The landmark landscapes of Central Park, Biltmore Estate, Getty Center, Myers Park and the Blue Ridge Parkway were all designed by landscape architects. The profession of landscape architecture has always responded to the complexities of the time. Landscape architects are responding to our time’s numerous environmental challenges by leading the sustainable design movement.

Clients recognize the value that landscape architects bring to a project. Landscape architects are uniquely qualified to lead project teams, using their expertise and knowledge of collaboration, architecture, ecology, grading and drainage, horticulture, history and art.

Landscape architects are design professionals who study the field of landscape architecture in college and pass a rigorous licensing exam. No one without a landscape architect license may legally call oneself a landscape architect or perform the work of a landscape architect. Landscape architects work in the public realm and licensure is to protect the health, safety and welfare of the public.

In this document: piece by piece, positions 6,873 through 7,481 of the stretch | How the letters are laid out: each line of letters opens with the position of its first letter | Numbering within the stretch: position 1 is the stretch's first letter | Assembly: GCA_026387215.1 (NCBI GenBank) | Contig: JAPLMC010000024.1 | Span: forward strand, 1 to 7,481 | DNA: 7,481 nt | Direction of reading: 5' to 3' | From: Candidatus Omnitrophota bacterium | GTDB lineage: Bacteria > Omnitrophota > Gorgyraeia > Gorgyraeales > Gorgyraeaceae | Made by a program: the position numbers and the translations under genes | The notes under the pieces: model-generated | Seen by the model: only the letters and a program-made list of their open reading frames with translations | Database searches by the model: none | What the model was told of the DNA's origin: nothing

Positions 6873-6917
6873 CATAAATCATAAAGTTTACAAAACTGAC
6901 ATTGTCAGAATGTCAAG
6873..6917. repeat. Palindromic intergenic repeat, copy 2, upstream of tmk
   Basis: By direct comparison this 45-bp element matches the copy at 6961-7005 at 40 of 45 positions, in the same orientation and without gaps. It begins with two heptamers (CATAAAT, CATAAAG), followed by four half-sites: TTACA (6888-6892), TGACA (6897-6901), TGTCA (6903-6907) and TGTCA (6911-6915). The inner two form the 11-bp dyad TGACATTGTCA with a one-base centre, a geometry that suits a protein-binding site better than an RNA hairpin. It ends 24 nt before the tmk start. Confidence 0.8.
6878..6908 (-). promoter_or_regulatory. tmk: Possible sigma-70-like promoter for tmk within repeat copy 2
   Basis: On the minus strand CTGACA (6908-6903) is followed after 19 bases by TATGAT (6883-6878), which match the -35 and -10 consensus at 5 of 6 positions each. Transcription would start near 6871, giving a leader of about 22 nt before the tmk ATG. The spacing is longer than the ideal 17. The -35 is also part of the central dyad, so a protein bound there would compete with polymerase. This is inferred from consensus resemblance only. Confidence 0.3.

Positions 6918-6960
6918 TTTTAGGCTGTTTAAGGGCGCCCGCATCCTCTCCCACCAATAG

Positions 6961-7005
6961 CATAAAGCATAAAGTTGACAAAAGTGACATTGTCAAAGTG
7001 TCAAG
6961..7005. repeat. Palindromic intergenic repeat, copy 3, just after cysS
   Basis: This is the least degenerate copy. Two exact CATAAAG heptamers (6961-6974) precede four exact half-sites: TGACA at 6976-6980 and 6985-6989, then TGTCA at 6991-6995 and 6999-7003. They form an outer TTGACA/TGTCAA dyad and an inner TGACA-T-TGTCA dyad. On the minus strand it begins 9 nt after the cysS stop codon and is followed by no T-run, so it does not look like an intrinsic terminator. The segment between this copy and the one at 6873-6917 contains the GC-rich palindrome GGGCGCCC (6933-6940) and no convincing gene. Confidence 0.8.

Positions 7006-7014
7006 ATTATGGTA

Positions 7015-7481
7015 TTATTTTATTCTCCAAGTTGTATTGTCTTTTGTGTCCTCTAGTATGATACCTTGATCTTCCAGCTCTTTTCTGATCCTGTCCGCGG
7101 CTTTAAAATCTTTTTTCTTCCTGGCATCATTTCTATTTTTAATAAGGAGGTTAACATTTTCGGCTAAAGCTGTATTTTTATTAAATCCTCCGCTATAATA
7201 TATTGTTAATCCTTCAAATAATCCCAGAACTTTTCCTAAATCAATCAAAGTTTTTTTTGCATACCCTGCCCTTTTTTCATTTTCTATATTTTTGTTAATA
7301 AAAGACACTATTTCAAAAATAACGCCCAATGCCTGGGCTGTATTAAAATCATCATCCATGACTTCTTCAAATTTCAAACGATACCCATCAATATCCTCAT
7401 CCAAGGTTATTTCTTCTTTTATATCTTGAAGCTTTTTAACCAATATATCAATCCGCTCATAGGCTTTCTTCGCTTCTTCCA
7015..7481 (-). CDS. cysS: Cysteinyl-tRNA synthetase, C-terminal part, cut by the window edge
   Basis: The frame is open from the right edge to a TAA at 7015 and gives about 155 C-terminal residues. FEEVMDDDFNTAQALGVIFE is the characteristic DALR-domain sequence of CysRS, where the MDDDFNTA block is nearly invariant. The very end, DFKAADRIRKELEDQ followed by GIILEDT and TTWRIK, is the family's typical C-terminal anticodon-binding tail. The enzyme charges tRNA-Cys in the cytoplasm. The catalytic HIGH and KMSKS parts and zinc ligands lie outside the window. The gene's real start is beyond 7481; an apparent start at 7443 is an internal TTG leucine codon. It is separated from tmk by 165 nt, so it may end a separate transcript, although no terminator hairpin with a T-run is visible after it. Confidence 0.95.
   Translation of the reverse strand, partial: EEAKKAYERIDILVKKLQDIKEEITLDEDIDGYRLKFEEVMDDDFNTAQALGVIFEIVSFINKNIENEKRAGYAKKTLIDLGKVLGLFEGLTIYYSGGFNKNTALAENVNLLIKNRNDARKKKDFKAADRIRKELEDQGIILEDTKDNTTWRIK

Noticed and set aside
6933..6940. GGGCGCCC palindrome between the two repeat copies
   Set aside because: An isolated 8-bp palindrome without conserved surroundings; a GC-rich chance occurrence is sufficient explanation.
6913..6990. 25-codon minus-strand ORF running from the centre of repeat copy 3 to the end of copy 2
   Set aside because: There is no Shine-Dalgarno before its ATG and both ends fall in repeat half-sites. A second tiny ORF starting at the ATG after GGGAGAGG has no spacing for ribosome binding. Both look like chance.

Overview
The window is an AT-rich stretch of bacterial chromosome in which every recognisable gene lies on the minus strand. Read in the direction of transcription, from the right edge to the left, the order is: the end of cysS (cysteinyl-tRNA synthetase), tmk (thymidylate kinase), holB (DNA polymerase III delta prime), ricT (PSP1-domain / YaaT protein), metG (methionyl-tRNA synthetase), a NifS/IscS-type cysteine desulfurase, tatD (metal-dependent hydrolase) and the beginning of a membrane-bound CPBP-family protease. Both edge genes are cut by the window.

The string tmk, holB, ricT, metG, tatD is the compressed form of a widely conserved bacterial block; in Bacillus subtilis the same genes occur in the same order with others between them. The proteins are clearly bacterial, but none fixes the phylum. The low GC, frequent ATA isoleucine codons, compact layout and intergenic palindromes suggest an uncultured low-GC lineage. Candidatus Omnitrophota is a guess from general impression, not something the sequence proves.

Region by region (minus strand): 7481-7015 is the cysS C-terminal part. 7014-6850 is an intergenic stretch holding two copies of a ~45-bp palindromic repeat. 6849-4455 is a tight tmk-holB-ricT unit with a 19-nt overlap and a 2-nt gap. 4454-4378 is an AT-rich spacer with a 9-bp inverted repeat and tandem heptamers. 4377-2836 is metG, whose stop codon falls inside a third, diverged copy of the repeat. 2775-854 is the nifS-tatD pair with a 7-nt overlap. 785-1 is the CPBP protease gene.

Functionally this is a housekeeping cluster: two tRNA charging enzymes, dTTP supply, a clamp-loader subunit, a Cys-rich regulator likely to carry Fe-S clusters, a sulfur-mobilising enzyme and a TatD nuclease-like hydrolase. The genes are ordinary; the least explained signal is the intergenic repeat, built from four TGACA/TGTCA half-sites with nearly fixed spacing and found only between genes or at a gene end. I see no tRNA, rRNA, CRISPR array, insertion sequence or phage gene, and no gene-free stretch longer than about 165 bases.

While horticulturalists and landscape designers concentrate mostly on planting and garden ornament, landscape architects design entire outdoor environments. Landscape architects’ work can range from large scale master planning of thousands of acres to the design of a backyard garden retreat. Landscape architects locate structures; design grading and drainage systems, circulation systems, retaining walls, small garden structures, plantings and water features. Landscape architects marry aesthetics with utility and site, creating beautiful, functional designs that are harmonious with the land.

To learn more:

ASLA (American Society of Landscape Architects)
NCASLA (North Carolina Chapter of the American Society of Landscape Architects)
NCBOLA (North Carolina Board of Landscape Architects)